2. The answer is in the article. I can`t give you specific advice and tell you that if you use unsolved samples, you`re going to be in order – but the guys from Djuma were unlucky. Almost always, people who get caught with ambiguous samples have a chance to settle down. The law is that you can be sued for copyright infringement if you make a recording with a sample that your studio never leaves. The act of creation is an act of violation, and you could be prosecuted. It never needs to go on sale and certainly no success. In most countries, the amount of the sample from the hurtful work is negligible when it comes to quantifying the probability of a claim on a legal basis and quantifying the harm to be paid. HOWEVER, in 99.9% of real-world cases time artists are never prosecuted and chances that you have a record with a sample, and then be prosecuted in a situation where the person who sues you not only take all your income (and little, if not extra) are extremely low.
Maybe less than one in 10,000. That`s my opinion, of course, not legal advice! Sometimes artists know exactly which song they`re palpating, and they have a solid idea of who they should be allowed. But that`s not always the case. I am afraid this article is quite clear. The law is that, yes, you could be sued for any use of a recording containing samples, whether you put it up for sale or not. The act of doing it is a violation. (d) with respect to the commercial use of recordings containing a sample: Do not sell, Do not otherwise concede or use a sample-containing record through a « Major Record Label » (as defined below) or an « independent qualifying label » (as defined below) without contacting: (A) so that we can connect to the model owner to obtain formal permission from the sample for use in the registration; (B) Allowance of no less than fifty per cent (50 per cent) advances, royalties and/or publishing goods you have received from the Major Record Label or the Qualifying Independent label (if any) in connection with the recordings; and (C) to ensure that the sample owner, as co-producer, embodies the recording, including, if applicable, metadata, as well as all recording-related advertisements, in relation to all commercial uses of recordings on single or album liners (in each configuration). If you already have a record contract, you must consider whether the type recording fee, royalty payment or advances paid to third-party purchase rights can be deducted from your own licence fee, or whether the record company must allocate all or part of the costs. Some labels believe that sampling costs are part of the recoverable registration costs, while others adopt a more flexible line.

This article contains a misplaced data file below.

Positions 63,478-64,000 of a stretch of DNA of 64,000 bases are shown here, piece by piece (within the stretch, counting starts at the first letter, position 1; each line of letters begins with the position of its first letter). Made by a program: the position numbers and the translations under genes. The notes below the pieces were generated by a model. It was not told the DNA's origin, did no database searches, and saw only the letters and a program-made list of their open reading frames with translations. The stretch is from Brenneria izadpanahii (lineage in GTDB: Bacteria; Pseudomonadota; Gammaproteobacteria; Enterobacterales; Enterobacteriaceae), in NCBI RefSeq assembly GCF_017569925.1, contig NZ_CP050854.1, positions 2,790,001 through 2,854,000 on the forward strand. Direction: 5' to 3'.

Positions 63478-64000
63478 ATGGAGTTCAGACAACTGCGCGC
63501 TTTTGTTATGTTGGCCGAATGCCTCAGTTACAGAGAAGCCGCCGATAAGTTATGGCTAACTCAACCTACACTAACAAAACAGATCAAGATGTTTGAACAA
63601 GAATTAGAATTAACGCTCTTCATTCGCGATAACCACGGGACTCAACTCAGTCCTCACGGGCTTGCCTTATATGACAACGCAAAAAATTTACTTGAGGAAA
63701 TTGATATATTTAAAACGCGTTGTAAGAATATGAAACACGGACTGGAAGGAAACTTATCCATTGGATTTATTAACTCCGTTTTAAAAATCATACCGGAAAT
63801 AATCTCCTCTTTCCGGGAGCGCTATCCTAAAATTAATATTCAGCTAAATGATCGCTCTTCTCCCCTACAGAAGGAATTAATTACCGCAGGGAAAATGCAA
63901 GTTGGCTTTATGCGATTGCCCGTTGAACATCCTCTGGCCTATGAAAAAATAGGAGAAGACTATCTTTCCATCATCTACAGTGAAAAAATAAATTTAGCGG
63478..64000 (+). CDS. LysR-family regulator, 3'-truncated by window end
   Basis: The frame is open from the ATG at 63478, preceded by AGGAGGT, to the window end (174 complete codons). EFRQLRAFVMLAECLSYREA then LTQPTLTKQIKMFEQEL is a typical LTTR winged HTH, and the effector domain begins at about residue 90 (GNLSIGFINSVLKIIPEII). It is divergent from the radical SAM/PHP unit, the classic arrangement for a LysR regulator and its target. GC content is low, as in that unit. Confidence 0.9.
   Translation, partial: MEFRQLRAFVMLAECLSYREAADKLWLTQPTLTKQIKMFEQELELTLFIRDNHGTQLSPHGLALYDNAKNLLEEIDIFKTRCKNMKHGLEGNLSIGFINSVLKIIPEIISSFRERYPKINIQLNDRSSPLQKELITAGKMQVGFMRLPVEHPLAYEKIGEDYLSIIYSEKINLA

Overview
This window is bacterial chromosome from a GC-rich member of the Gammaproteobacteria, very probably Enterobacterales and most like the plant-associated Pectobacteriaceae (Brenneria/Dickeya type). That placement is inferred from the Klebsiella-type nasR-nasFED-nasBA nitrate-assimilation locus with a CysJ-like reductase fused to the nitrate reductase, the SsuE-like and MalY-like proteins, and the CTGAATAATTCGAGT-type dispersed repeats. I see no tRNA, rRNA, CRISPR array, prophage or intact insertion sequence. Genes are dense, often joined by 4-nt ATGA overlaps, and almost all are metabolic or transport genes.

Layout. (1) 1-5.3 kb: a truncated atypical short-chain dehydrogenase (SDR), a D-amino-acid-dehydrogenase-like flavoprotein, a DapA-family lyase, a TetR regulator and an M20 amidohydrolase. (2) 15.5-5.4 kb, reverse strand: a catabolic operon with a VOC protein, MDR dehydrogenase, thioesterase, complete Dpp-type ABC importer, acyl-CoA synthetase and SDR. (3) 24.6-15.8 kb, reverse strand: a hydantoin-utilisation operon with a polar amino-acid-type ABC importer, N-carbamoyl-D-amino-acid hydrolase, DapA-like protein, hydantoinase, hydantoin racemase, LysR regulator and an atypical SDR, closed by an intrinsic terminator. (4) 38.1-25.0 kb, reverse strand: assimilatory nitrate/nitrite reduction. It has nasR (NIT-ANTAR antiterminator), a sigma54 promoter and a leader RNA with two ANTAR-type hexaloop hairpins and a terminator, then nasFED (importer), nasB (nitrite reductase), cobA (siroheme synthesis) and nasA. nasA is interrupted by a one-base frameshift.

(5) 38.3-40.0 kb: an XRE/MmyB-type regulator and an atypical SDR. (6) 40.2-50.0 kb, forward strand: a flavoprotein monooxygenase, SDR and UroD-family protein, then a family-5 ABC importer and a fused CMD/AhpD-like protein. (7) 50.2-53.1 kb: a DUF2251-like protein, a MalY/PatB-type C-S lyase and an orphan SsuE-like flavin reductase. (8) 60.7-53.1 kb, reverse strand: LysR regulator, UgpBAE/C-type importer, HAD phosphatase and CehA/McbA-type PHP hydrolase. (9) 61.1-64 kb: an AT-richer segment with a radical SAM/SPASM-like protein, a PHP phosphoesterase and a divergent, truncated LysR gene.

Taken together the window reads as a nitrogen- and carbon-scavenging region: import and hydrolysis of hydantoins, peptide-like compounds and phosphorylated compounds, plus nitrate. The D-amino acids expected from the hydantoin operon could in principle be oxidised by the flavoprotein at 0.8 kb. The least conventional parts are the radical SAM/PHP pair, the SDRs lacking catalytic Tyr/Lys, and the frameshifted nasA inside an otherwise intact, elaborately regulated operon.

However, it is never advisable to ignore the problem and publish a data set containing unexplained samples.